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Math Would it be possible for a mathematician to do this?

  1. Oct 15, 2012 #1
    So last year i was in grade 11....and i wanted to be a mathematician, i figured id start out with undergrad in a mathematics program and eventually work my way up to a phd in mathematics and become a mathematician....however i read a joke on these forums which i sort of took to heart and became somewhat discouraged..the joke was:

    "What is the difference between a mathematician and a large pizza?"

    "A large pizza can feed a family of four"

    I am now in grade 12, about half way through my advanced functions course, and next i will be taking calculus.
    Since then i have learned more and enough to not take that joke too seriously...since that obviously cant be very accurate....

    anyways i was thinking of going into mathematics....but i am not EXACTLY sure as to what i want to do...initially i was thinking something along the lines of engineering...finance was also a potential option...i kept thinking of different possible careers and then i realized that all these careers had a 'common factor' if you will...they all required (some more than others) a decent(if not good/deep and thorough) understanding of mathematics...and then it hit me....at the center of it all was mathematics...weather one wants to become a physicist.....an engineer.... a chemist....a person in finance...or in programming..they all require at different levels, competence in mathematics...so i thought to myself, hey why not just go into mathematics? Im good at it, i enjoy studying it, i certainly have the grades for it..i was originally considering it anyway..so i might as well go into it as well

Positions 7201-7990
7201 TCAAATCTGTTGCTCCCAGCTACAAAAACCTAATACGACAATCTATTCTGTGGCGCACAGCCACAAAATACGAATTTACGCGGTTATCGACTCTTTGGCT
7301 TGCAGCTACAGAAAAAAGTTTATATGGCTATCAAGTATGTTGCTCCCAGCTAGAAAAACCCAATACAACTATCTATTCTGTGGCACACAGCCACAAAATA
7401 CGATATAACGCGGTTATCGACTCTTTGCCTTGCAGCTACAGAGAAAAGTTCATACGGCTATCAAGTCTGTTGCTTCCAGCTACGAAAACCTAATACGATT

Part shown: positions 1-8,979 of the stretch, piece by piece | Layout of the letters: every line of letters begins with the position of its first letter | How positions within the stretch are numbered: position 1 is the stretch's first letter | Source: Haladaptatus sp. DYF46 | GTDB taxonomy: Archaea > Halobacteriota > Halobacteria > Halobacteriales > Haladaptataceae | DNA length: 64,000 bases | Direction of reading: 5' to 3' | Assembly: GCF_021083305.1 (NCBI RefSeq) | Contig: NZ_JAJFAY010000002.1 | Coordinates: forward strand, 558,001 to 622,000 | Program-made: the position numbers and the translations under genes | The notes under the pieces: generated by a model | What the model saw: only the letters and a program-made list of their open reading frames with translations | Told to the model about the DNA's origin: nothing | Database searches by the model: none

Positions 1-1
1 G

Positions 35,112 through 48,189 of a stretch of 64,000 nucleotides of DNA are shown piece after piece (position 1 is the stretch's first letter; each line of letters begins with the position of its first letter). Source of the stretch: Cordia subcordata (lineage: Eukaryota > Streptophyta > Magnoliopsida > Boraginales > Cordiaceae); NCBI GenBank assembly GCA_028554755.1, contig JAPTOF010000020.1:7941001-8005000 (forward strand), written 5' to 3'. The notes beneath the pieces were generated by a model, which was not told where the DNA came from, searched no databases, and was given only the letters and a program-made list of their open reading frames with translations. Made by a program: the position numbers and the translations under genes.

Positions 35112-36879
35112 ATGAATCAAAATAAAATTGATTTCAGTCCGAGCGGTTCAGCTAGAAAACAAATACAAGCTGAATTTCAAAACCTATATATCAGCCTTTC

but as i said im not exactly sure as to what i want to do...i dont have it down to a specific yet.....now on to the question and the read for this post...would it be possible for me to go into mathematics...a few years and hard work down the line....becoming a mathematician and going into a technical field or technical line of work? Say do an engineers job as a mathematician...or a technical position in a field?

    I know that mathematicians/physicists/engineers in large numbers go to work in finance/wall street/insurance/baking/programming as well

    i know its a long and somewhat of an unorganized post, but thanks for bearing with me :)
  2. jcsd
  3. Oct 15, 2012 #2
    If you get to calculus in high school, your ahead of most students. You could do math + engineering, science, or a business field. I doubt you'll regret it.

    All of my best college math professors did not have Ph.D's in math, but then again they weren't teaching at the Ivy Leagues.

    I heard accountants have the highest suicide rate though. I'd stay away from that branch.
  4. Oct 16, 2012 #3


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    If you really like math AND you want to feed a family of four, I suggest you check out becoming an actuary. My high school calc teacher (who did have a PhD in math) had a brother who was an actuary. The teacher said his brother had to take more math (including much statistical analysis) than he, the teacher did, to become an actuary.

    At least by becoming an actuary, you will know whether accountants have the highest suicide rate.
  5. Oct 16, 2012 #4


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    Well, I can say your teacher lied to you if he said his brother had to take more math than a PhD in mathematics. The amount of mathematics a person who majors in math with a focus on actuary are pretty similiar, except they split somewhere around the third year. At my school, it's the difference between taking Real Analysis II or Theory of Interest, Partial Differential Equations, or Multivariate Analysis.